Psoriasis and psoriatic arthritisPatient friendly summary

  • UVB light may reduce psoriasis risk by producing vitamin D. However, there is little evidence to support this idea.
  • UVB light is often used to treat psoriasis and reduce symptoms.
  • Vitamin D may reduce the symptoms of psoriasis in several ways.

Psoriasis is a common skin condition. It causes skin redness and irritation. Most people with psoriasis have thick, red skin with flaky, silver-white patches. These patches are called scales.

Psoriasis may lead to psoriatic arthritis in 10-30% of all cases. The symptoms of psoriatic arthritis can include swelling of tendons and joints. The fingers and toes may swell up like sausages.

Risk factors

Psoriasis is triggered by genetic and environmental risk factors. People of Northern European ancestry have higher rates of psoriasis than those of African or Asian ancestry. Environmental risk factors include:

  • Smoking
  • Stressful life events or trauma
  • Infections
  • Pregnancy
  • Drugs

Sunlight exposure and psoriasis risk

Sunlight may reduce the risk of psoriasis. There are lower rates of pediatric psoriasis in southern California than in other areas. The lower rate could be due to more sunlight exposure. It could also be due to fewer non-Hispanic whites in the population.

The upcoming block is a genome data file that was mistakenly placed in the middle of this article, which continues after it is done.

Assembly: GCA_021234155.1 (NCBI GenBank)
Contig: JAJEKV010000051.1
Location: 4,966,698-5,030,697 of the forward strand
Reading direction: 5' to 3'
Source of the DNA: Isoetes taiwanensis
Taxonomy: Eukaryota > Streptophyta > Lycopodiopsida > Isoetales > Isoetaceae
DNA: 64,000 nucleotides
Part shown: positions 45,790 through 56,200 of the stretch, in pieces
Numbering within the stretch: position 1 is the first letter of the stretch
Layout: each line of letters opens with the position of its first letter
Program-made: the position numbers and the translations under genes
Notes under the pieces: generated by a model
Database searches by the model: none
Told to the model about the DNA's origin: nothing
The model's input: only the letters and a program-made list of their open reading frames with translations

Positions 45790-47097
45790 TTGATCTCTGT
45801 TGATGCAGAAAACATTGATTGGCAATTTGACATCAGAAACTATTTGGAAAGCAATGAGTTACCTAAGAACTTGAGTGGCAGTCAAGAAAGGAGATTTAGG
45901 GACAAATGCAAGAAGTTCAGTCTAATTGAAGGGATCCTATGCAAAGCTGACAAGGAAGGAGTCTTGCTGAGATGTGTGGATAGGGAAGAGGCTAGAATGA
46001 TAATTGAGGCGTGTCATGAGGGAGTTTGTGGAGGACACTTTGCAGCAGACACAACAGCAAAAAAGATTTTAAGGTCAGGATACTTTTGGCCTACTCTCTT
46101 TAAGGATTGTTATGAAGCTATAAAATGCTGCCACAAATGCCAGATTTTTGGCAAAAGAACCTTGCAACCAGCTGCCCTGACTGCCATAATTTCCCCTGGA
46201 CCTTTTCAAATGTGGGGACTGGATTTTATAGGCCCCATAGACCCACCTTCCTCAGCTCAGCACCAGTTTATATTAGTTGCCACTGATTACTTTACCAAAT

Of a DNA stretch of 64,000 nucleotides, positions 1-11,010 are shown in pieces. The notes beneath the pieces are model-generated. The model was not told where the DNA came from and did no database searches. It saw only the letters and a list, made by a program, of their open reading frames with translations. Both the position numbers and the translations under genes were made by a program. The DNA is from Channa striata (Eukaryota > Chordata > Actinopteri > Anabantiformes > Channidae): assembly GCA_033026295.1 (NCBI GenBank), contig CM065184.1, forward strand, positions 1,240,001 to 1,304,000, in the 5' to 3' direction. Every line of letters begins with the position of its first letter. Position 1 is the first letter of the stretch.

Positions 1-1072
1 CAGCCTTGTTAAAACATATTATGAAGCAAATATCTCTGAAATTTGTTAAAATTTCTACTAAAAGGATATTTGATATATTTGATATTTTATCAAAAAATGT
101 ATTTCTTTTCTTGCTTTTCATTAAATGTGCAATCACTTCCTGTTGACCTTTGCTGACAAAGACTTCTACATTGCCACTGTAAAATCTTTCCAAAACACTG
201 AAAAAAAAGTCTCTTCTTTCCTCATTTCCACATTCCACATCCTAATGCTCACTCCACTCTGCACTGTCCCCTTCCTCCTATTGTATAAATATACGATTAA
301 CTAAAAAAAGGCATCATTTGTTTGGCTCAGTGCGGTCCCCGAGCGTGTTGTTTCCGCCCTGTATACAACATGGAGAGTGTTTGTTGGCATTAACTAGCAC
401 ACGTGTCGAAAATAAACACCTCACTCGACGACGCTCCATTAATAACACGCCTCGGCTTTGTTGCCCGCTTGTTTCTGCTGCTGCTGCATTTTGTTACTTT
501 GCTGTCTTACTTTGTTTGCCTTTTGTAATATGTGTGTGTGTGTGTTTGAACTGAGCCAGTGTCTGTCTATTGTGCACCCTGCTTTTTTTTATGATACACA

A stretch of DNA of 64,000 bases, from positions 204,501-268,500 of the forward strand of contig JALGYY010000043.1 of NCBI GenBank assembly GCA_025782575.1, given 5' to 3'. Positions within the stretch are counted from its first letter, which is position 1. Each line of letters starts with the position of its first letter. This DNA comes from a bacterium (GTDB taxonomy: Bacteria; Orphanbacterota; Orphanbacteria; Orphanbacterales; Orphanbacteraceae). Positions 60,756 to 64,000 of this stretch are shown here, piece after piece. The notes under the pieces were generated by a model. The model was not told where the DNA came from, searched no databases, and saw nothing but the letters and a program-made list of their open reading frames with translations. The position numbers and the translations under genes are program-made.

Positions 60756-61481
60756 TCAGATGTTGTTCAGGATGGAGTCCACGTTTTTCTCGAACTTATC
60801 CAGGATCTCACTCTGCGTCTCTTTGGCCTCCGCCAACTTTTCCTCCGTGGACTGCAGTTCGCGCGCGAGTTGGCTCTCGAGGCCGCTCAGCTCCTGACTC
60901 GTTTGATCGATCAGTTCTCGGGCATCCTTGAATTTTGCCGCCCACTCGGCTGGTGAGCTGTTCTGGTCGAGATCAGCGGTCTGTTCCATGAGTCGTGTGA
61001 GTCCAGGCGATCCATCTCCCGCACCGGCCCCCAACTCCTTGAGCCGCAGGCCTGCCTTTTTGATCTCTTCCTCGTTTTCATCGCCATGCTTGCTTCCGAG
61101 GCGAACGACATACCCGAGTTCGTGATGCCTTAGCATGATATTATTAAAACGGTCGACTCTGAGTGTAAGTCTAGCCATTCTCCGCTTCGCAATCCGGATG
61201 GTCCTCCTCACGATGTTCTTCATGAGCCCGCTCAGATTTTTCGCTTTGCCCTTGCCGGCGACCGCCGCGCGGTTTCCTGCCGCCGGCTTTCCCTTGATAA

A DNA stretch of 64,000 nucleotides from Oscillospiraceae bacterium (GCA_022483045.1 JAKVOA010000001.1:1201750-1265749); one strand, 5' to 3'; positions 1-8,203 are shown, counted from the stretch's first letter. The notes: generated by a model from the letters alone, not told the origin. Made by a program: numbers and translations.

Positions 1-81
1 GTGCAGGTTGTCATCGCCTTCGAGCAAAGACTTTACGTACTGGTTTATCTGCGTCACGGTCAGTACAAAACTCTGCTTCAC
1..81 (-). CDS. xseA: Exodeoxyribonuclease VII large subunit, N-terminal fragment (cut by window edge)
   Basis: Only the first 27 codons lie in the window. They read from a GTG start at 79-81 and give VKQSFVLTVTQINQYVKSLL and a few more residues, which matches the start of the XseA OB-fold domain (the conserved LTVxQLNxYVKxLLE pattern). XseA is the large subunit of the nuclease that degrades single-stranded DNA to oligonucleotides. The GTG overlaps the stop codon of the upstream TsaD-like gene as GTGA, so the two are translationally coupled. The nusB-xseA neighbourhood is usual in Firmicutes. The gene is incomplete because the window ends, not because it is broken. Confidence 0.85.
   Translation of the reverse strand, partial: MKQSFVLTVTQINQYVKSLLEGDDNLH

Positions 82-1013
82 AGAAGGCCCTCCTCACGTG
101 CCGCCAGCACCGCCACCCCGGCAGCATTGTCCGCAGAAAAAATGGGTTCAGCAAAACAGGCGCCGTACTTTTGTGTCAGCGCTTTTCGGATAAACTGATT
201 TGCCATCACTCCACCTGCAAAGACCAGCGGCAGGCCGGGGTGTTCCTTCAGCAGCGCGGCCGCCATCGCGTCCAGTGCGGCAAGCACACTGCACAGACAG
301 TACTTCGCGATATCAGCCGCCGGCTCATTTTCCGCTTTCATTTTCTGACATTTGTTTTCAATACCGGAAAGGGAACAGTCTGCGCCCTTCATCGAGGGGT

Vitamin D and Psoriasis

Vitamin D levels

There are reported studies linking vitamin D levels to a lower psoriasis risk. However, vitamin D is used to treat psoriasis. Therefore, higher vitamin D levels may reduce psoriasis risk.

How vitamin D works

Ultraviolet-B (UVB) light and vitamin D reduce the symptoms of psoriasis. The active form of vitamin D, calcitriol, offers several benefits:

  • Adjusts cell growth and maturation
  • Helps regulate the immune system

Topical calcitriol analogues (substitutes) are used to treat psoriasis. These agents are put on the skin. Topical calcitriol stops skin cells from multiplying, normalizes cell growth, and regulates immune cells.

Calcitriol substitutes reduce the number of dendritic cells and help them away from the skin, thereby lowering immunity and contact hypersensitivity responses. In addition, topical calcitriol may also increase regulatory T cells in the lymphatic tissue.


Vitamin D has not been shown to reduce the risk of psoriasis. However, it is a possibility.


UVB light is a preferred method of treatment for psoriasis.  Results from several treatment studies are presented here:

  • In previous times, people sometimes went to the Dead Sea to treat psoriasis using a treatment called heliotherapy. At least three hours of sun exposure daily for a month significantly reduced symptoms.
  • Currently, artificial UVB is used with good results. Some people use narrow-band UVB, while others use broadband UVB. The skin produces vitamin D from UVB and converts vitamin D to calcitriol.
  • One study found that using a combination of UVB light plus topical calcitriol was more effective than using either alone.

Find out more...

We will be adding a detailed evidence summary on this topic in the near future.  Please check back soon to find out more.

Page last edited: 17 May 2011